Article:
Such success virtually assured his place in England’s 2006 World Cup team, where Cole was arguably England’s finest player. He started every game, putting in his finest performance against Sweden in which he scored one of the greatest goals ever scored by an England player, as well as assisting Steven Gerrard; contributions which were recognised as Cole won the Man of the Match award. Still only 25 years of age, this should have been the stage in which Cole really kicked on to become the player he was capable of, but two injuries in the 2006/07 season saw him play only 13 league games, although he would bounce back under the guidance of Avram Grant the following season, winning Chelsea’s Player of the Year award as the club reached the Champions League final.
Grant’s departure effectively marked the end of Cole’s career at Chelsea. He would spend another two seasons at the Bridge, under three different managers; Luiz Felipe Scolari, Guus Hiddink and Carlo Ancelotti, but would fall out of a favour with all three. He left Chelsea in 2010 as a free agent, and joined Liverpool. Upon his arrival, Steven Gerrard described Cole as being technically as gifted as Lionel Messi, a comment that the Liverpool captain received much ridicule for. His time at Liverpool was not a happy one, sent off on his league debut and missing a penalty in his first European outing setting the tone for a miserable first year at Anfield.
In his second season Cole joined French champions Lille, where he made a rather brighter start. He beat four players before providing an assist on his debut, adding a second in his second game. In total, Cole played 43 games for Lille, scoring 9 goals and looking thoroughly impressive. Lille tried to sign the Englishman, but newly-appointed Liverpool manager Brendan Rodgers stated he was very much in his first team plans. Just as Cole seemed on course to re-ignite his career within English football, he tweaked his hamstring and a young Raheem Sterling took his place in the Liverpool team.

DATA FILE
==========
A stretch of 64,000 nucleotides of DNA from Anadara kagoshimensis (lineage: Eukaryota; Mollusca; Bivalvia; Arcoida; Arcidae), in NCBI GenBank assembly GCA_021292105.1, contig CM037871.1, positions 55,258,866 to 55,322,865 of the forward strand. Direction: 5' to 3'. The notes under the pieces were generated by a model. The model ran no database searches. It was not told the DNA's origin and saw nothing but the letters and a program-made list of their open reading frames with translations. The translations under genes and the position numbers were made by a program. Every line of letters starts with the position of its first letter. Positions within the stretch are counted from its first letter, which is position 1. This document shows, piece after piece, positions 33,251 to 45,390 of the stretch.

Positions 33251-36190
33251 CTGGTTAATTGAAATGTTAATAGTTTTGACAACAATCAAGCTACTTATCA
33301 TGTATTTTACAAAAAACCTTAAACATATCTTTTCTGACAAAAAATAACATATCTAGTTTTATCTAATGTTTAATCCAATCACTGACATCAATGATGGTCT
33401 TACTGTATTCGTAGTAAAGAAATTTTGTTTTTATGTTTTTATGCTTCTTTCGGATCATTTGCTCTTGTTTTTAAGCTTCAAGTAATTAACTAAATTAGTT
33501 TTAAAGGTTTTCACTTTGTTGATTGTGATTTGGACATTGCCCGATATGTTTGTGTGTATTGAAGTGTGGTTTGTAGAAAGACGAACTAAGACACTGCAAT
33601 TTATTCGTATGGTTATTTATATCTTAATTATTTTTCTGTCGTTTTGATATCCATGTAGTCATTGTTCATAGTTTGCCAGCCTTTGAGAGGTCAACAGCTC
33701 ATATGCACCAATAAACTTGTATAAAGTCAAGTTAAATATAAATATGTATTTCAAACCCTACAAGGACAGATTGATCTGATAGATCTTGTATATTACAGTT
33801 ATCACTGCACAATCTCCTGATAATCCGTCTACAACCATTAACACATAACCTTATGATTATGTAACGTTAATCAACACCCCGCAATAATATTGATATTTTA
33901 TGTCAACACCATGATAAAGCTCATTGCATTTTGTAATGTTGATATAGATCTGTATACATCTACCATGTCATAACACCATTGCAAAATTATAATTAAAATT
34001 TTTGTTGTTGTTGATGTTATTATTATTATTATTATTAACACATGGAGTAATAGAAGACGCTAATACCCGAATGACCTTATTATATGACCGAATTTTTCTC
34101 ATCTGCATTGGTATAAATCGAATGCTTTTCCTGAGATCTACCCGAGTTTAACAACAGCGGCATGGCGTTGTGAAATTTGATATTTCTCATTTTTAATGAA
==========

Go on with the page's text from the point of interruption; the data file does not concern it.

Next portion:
A return to boyhood club West Ham showed early promise, as Cole made two assists in a 2-2 draw with Manchester United on his debut, reminding the Hammers fans of his class. In his second season, Cole suffered a hamstring injury again, a tear on this occasion. He left West Ham after 18 months, with 37 appearances, 5 goals and 3 assists to his name. Cole joined Aston Villa in 2014, where he has looked an absolute shadow of his former self; 15 appearances in 18 months tells its own story. Since joining Coventry on-loan Cole has made three appearances, scoring a very well-taken free-kick.
Ultimately, Cole’s move to Coventry may seem intriguing or amusing but it is actually the culmination of an almost decade-long decline of one of the country’s most gifted footballers. Cole has arguably only had two good season in the last 10 years; one with Chelsea in 2007/08 and the other with Lille in 2011/12. That is to say he has only really had two good seasons since his early twenties, which is nothing short of a travesty in footballing terms for a player of Cole’s natural ability. Cole moved to France at the age of 30, the same age that Glenn Hoddle did. Had he remained there, he probably could have had another 5 years at the top, rather than ending up in League One. We will live to rue the mistakes made with Joe Cole, given far less talented individuals – with the greatest of respect – such as James Milner have won more caps for the England team. Perhaps the most damning thing is that we still don’t appear to have learnt our lesson.
Featured Image: All rights reserved by toksuede